California garment worker Santa Son had hoped this was the year the state Legislature would end a system that pays her and other workers for the number of items they make — not the hours they work.
Some days, her job is to stitch tags or labels for clothes that carry the proud slogan “Made in America” or “Made in LA.”
“Those pay you around 3 cents apiece,” said Son, who has worked in the industry for over 15 years.
Son said that under the piece-rate system, she has to work 60 hours to 75 hours a week to earn $300. Although a state law is supposed to ensure that employers make up the difference so workers get paid the minimum wage, the U.S. Labor Department found wage violations in 85 percent of the California garment factories it visited.
“In the garment industry, there’s a lot of exploitation and a lot of wage theft,” Son said.
Son and many of her peers were advocating for California to pass the Garment Worker Protection Act. It would have ensured hourly pay for workers and closed loopholes that have allowed the state’s more than 45,000 mostly immigrant garment workers to be paid an average of $5 an hour.
“The biggest culprits of wage theft in L.A. County are in the garment industry,” said state Sen. Maria Durazo, a Democrat from Los Angeles, who introduced the bill in April with Assemblywoman Lorena Gonzalez, a Democrat representing a San Diego-area district.
The bill died in the Senate, failing to come up for a vote during the final hours of California’s legislative session, which adjourned Aug. 31. The session was suspended for two months because the number of Covid-19 cases surged. California legislators meet every two years.
Most of the U.S. garment production industry is in California, where many clothes and, increasingly, fabric masks are cut and sewn every day by garment workers who can work long shifts in often-crowded factories.
In some instances, workers can make well above the minimum wage through the piece-rate system. But advocates for the Garment Worker Protection Act say the rates in the apparel industry are so low that workers rarely make more than $6 an hour. The measure would have allowed for piece-rate compensation in the form of incentive bonuses.
California has raised the minimum wage to $13 an hour, rising to $14 an hour next year and $15 to hour in 2022. But for garment workers, Son said, “if the minimum wage is going up, they don’t know about it, since everything is paid by the piece.”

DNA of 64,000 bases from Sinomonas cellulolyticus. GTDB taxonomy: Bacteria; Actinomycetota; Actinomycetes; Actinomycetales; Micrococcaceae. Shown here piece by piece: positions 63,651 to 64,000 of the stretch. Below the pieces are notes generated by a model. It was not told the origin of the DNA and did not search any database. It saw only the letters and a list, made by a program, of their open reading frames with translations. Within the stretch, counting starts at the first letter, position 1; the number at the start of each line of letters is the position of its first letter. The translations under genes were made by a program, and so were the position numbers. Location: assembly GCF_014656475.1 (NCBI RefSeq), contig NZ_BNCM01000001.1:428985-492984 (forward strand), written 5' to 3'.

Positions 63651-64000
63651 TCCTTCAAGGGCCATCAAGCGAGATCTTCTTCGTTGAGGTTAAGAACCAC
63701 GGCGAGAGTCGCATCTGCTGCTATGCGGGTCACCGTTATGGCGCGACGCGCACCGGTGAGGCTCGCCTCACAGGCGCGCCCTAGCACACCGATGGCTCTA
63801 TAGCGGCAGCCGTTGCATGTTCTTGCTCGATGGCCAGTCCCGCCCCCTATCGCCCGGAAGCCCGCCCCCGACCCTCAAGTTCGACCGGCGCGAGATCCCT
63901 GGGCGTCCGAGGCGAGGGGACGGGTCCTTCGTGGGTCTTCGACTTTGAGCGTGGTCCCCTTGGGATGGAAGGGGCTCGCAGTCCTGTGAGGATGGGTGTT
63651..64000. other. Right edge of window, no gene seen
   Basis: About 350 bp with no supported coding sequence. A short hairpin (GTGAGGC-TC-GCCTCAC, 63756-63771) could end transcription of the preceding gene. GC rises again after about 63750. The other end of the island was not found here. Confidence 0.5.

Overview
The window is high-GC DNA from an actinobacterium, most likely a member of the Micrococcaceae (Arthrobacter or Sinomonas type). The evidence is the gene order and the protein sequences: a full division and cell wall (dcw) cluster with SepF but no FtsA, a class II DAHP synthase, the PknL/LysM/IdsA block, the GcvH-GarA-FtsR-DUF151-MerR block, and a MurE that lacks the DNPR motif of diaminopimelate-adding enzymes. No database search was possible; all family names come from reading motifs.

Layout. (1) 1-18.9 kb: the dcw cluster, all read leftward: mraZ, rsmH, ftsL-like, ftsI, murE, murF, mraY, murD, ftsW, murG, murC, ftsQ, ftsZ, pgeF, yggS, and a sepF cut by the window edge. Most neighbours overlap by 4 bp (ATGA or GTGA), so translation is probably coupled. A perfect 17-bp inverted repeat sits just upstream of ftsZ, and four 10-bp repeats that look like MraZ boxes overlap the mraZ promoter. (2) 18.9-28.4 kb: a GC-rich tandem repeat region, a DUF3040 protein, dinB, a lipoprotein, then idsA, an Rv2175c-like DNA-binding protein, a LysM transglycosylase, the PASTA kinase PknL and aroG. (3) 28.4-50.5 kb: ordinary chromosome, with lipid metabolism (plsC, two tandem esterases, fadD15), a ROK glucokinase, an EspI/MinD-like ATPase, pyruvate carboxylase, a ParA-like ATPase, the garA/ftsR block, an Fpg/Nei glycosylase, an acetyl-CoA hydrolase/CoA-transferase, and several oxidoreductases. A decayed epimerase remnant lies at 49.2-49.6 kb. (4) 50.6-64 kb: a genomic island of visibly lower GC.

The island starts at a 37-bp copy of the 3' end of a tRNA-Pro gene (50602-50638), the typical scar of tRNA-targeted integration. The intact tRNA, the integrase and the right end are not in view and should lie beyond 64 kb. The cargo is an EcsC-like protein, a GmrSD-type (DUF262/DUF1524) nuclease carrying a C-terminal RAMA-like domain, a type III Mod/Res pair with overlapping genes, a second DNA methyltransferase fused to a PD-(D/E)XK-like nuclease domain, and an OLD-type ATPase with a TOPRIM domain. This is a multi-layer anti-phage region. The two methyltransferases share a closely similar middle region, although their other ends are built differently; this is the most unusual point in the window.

‘They’re risking their lives for us’
Durazo said the pandemic makes it even more important to ensure fair wages and decent working conditions for garment workers.
One of Los Angeles County’s largest coronavirus outbreaks this past summer was at a garment factory where 375 L.A. Apparel workers tested positive for Covid-19 and four died.
In a statement, L.A. Apparel said it had “implemented a rigorous safety protocol during the COVID-19 pandemic that exceeded state and county requirements, in addition to providing on-site testing.”
Like Son, most of Los Angeles’ garment workers are immigrant women, many of whom are undocumented. Durazo said that leaves them ripe for exploitation. The Garment Worker Protection Act would have designated brands and retailers as “brand guarantors,” which would be liable for making sure that the people at the very bottom of their supply chains are paid fairly.
Eliminating piece rate a ‘job killer,’ say opponents
Critics of the measure argued that the bill would have been a huge blow to the state’s garment industry, which has relied on the piece-rate system to compete with cheaper foreign labor in Asia and Latin America.
Multiple business groups spoke out against the bill, including the California Retailers Association and the California Fashion Association, which represents brands like L.A. Apparel and Alibaba, as well as law firms that represent brands like Fashion Nova and Forever 21.
The California Chamber of Commerce called the bill a “job killer.”
In a statement to NBC News, CalChamber Executive Vice President Jennifer Barrera said the bill “proposed to make significant and unprecedented labor and employment policy changes that would have driven the limited manufacturers and businesses in the apparel industry out of California.”
Barrera added that “current law already mandates that all employees receive minimum wage, overtime payment, meal and rest periods, and compliance with health and safety regulations.”
Not all in the industry opposed the bill. A handful of companies already pay their workers fair wages, and they supported the bill because they would like to even the playing field. The eco-conscious brand Reformation supported the legislation.
Worker advocates say that apart from ensuring adequate wages, there needs to be a continued focus on working conditions. A 2015 UCLA Labor Center survey of more than 300 garment workers detailed complaints about unsanitary bathroom conditions, blocked doors and exits and excessive dust, heat and poor ventilation.
Planning to ‘come back stronger’
Marissa Nuncio, director of the Garment Worker Center, said she and her colleagues held a Zoom watch party with garment workers to watch the close of legislative session.
“As they saw it happening, [the garment workers] said: ‘They don’t care about us. We’re not a priority,'” Nuncio said. “The workers were right. There were bills that were prioritized and bills that were not. Ours was not.”
Durazo said: “2020 has not been the best year. As we regroup to plan for the upcoming legislative session, our garment worker bill will continue to be a priority — while workers continue to be paid by the piece, they continue earning on average $5 an hour. We will grow our coalition and come back even stronger.”
Son said that she was sad but that she and her peers refuse to feel defeated. “We will continue fighting because we want this situation to improve,” she said. “These companies will not change on their own.”